They had some very good insights for me. Susan said “there’s no flash and dash. Marathoning is dark evenings and getting going when you don’t feel like getting going. Marathoning is getting past I can’t run a marathon, but I can run the next block.” “In the middle of the race,” she says “which is where we find ourselves in this cruel pandemic, or during it’s harder parts, one trick is simply to visualize getting to the next marker, tree, or end of block which breaks things down into eminently do-able pieces. In the marathon, an interesting thing happens about Mile 17 or 18, which is that one’s body cries out to stop. It’s known as hitting the wall.”
I don’t know about you but when I heard Dr. Henry say earlier this week “we have to do more” I think I hit my wall. “What more are we supposed to be doing?” I heard myself saying out loud. “We’re already doing everything we can.”
Not only does the finish line keep moving but the reality of life, birth and death and sinister diagnoses and relationship breakdowns and more, all of that, just keeps coming at us like an oil slick being poured on the race route in front of us. How much more can we do?
It was good for me to hear Jeffery talk about the importance of pacing ourselves in a race, being steady. “Do that” he said “by being mindful of small moments, because the greater result can seem so far away: The view of the street, a quiet word to a runner briefly or for many miles beside you, reveals that this can actually be done. The finish line will take care of itself.”
This morning, to mark the occasion of the one year anniversary since British Columbia declared it’s first known case of Covid-19, Dr. Bonnie was interviewed on CBC radio. She was asked about the “more” we are being asked to do and as is often the case with Dr. Bonnie, I was amazed by the simplicity of her reply. “We can reach out and support each other” she said and then she added “of course those who are not already doing what everyone else is already doing could do more.”
We could reach out and support each other, perhaps, like Jeffery suggested, offer a quiet word of encouragement to those running the race beside us.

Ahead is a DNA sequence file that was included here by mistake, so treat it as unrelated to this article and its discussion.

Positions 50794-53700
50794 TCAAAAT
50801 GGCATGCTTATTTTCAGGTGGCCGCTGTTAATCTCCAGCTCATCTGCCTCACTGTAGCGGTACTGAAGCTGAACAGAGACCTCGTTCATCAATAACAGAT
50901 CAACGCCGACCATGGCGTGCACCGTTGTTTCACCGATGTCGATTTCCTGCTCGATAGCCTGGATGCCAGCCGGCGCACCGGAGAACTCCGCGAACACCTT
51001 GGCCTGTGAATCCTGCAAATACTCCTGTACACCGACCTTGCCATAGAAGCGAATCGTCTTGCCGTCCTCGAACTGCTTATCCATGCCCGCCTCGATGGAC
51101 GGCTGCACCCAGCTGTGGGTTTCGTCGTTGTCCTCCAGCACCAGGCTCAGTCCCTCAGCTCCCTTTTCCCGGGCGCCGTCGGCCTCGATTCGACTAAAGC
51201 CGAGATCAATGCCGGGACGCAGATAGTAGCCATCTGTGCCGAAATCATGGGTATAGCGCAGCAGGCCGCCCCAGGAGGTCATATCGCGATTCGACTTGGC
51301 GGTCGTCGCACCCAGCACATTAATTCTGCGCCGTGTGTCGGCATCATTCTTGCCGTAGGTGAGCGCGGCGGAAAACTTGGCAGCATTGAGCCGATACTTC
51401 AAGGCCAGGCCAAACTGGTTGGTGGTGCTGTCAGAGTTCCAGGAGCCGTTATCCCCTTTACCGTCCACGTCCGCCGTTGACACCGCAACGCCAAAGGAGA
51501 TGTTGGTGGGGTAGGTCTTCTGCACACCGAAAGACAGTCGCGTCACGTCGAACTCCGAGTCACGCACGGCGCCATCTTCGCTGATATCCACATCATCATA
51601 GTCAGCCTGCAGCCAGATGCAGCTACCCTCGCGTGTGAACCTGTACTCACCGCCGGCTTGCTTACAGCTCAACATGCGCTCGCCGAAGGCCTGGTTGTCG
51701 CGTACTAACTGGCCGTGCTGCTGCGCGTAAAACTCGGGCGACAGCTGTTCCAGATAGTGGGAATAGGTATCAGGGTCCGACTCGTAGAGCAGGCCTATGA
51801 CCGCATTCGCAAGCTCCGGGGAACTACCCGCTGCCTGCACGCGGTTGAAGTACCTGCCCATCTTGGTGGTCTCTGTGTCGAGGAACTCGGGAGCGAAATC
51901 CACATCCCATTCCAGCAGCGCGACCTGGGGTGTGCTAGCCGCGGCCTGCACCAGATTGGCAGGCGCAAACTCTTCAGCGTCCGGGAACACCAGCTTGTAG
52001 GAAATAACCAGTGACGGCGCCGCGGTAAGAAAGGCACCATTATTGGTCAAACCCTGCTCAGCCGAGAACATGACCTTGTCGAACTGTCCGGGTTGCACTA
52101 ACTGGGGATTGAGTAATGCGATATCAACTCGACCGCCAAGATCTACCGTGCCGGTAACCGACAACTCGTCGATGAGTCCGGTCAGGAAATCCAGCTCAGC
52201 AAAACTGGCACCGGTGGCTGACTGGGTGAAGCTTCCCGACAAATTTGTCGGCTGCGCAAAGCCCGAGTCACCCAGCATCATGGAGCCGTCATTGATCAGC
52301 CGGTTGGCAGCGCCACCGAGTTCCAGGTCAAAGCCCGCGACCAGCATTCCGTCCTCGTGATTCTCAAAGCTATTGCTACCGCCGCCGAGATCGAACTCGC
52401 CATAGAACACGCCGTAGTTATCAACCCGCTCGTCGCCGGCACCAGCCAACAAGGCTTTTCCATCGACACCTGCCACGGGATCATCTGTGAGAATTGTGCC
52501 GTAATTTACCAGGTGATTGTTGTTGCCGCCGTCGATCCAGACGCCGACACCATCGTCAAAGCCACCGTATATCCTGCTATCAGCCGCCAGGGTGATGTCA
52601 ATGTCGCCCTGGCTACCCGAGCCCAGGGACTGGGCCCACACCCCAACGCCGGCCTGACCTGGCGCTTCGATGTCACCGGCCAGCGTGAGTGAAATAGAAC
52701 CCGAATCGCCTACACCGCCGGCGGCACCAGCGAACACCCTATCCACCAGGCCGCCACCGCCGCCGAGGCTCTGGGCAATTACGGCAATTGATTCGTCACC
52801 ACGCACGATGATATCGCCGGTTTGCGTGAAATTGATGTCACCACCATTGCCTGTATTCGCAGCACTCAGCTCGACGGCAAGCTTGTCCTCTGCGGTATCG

I wonder if we could also pace ourselves by paying attention to what’s around us like both Jeff and Susan suggested helps when you are running a marathon. To mark each day with the goodness we see in front of us. To take the advice of the psalmist and give thanks for God’s great works: to remember that God is compassion and love; to remember that we are a covenant people, a people bound up in a promise that God is always with us; to remember to celebrate the victories of truth and justice that are unfolding in our midst even when that road seems very long and the finish line far away.
This is not the time for us to hold our breath until we make it to the end. This is the time for us to pay attention and to give thanks, each day, every day for God’s good and gracious works, so that instead of ending this race with an accumulation unmet needs and wants, we finish well.
One of the practices that our “Meeting the Beloved” group has been engaged in over the last five months, is a weekly and sometimes daily review that invites us to notice and give thanks for what is being given and revealed to us. The invitation I have extended to the group is not to give thanks for what they think they should give thanks for but rather to allow gratitude to rise up within them from their heart center. I wonder if we might do that together now. Take a moment to be still and allow a gratitude to rise up from our hearts. Alleluia.
In the church we say that every Sunday is a mini-Easter, a celebration of the truth that life is stronger than death, hope more powerful than despair and love more than capable of overcoming any and all things that are hateful and wrong. We come together in the assembly, week after week to remind ourselves of who and whose we are and what, therefore, we are capable of doing and being. We come to steady ourselves, to find our stride, and to set our life’s pace. We come to notice the marks of grace around us, to give thanks and to condition our hearts for the long run. We come to breathe in and breathe out a wholehearted and genuine Hallelujah.